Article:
- This will be a significant step towards the government’s disinvestment target of Rs 78,000 crore. The Government so far was able to achieve only a part of this target.
- The LIC has been ceding space to private players and the size of this large organization is truly staggering.
- Between 2015-16 and 2020-21, private sector life insurance players saw their premiums grow at 18 per cent, while LIC’s premium grew at 9 per cent.
What are the concerns?
- Market in India: The market for insurance sector in India is still under-penetrated.
- The country’s insurance density is much lower than that of other developing countries which indicates scope for growth.
- Global crisis:
- The IPO comes at a time of tightening global financial conditions.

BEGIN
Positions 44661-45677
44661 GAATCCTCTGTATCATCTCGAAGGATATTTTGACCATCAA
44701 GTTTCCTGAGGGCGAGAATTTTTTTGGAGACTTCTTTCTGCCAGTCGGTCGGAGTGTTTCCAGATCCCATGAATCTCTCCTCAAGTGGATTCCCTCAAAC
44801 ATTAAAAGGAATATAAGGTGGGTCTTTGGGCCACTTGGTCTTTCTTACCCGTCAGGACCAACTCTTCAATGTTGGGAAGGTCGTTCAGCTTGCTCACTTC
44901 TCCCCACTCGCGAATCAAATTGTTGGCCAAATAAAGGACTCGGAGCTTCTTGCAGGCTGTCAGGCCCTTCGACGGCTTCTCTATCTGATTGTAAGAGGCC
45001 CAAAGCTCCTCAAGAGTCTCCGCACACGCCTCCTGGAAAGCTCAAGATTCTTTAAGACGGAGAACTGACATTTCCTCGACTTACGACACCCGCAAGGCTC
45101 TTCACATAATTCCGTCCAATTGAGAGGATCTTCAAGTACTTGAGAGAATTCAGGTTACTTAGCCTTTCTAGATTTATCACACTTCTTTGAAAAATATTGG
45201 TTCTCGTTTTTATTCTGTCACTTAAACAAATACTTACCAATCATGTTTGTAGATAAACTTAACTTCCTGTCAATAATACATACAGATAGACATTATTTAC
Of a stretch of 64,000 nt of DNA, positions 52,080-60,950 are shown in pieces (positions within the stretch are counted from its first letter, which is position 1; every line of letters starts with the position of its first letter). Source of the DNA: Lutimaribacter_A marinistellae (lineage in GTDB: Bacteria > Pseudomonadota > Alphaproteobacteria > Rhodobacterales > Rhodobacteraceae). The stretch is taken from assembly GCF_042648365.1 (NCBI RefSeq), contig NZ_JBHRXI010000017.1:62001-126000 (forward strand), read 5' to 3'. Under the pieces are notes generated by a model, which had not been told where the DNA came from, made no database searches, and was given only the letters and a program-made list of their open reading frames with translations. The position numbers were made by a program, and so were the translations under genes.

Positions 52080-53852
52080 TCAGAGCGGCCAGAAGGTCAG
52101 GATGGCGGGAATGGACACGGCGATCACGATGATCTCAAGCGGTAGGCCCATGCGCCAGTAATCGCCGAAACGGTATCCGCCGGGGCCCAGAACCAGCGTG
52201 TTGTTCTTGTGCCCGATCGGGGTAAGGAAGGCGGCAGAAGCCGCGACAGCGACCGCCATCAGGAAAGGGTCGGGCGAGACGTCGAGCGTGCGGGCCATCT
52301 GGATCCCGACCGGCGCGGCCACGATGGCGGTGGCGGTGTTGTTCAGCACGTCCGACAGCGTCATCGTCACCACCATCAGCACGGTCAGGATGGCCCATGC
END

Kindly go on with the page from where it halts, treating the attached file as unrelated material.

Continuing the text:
- There is a significant decline in the investment by the foreign investors.
- May not benefit the Organization:
- LIC has often been used by the government to serve its own ends — for instance, it helped bail out the troubled IDBI bank.
- There are legitimate concerns that its investment decisions may continue to be guided by other motives.
- As the DRHP notes: The “corporation may be required to take certain actions in furtherance of the GoI’s economic or policy objectives. There can be no assurance that such actions would necessarily be beneficial to our Corporation.”
- Though the sector has enough potential to generate interest, there are concerns about the capacity of the market to absorb such a large offering.
- Listing of LIC can certainly bring its governance structures and investment decisions to public scrutiny.
- However, continued government interference in its decision making will affect the corporation’s prospects.
- LIC being a custodian of the policy holder’s money, the government should respect its autonomy for corporation to realise its potential
-Source: The Indian Express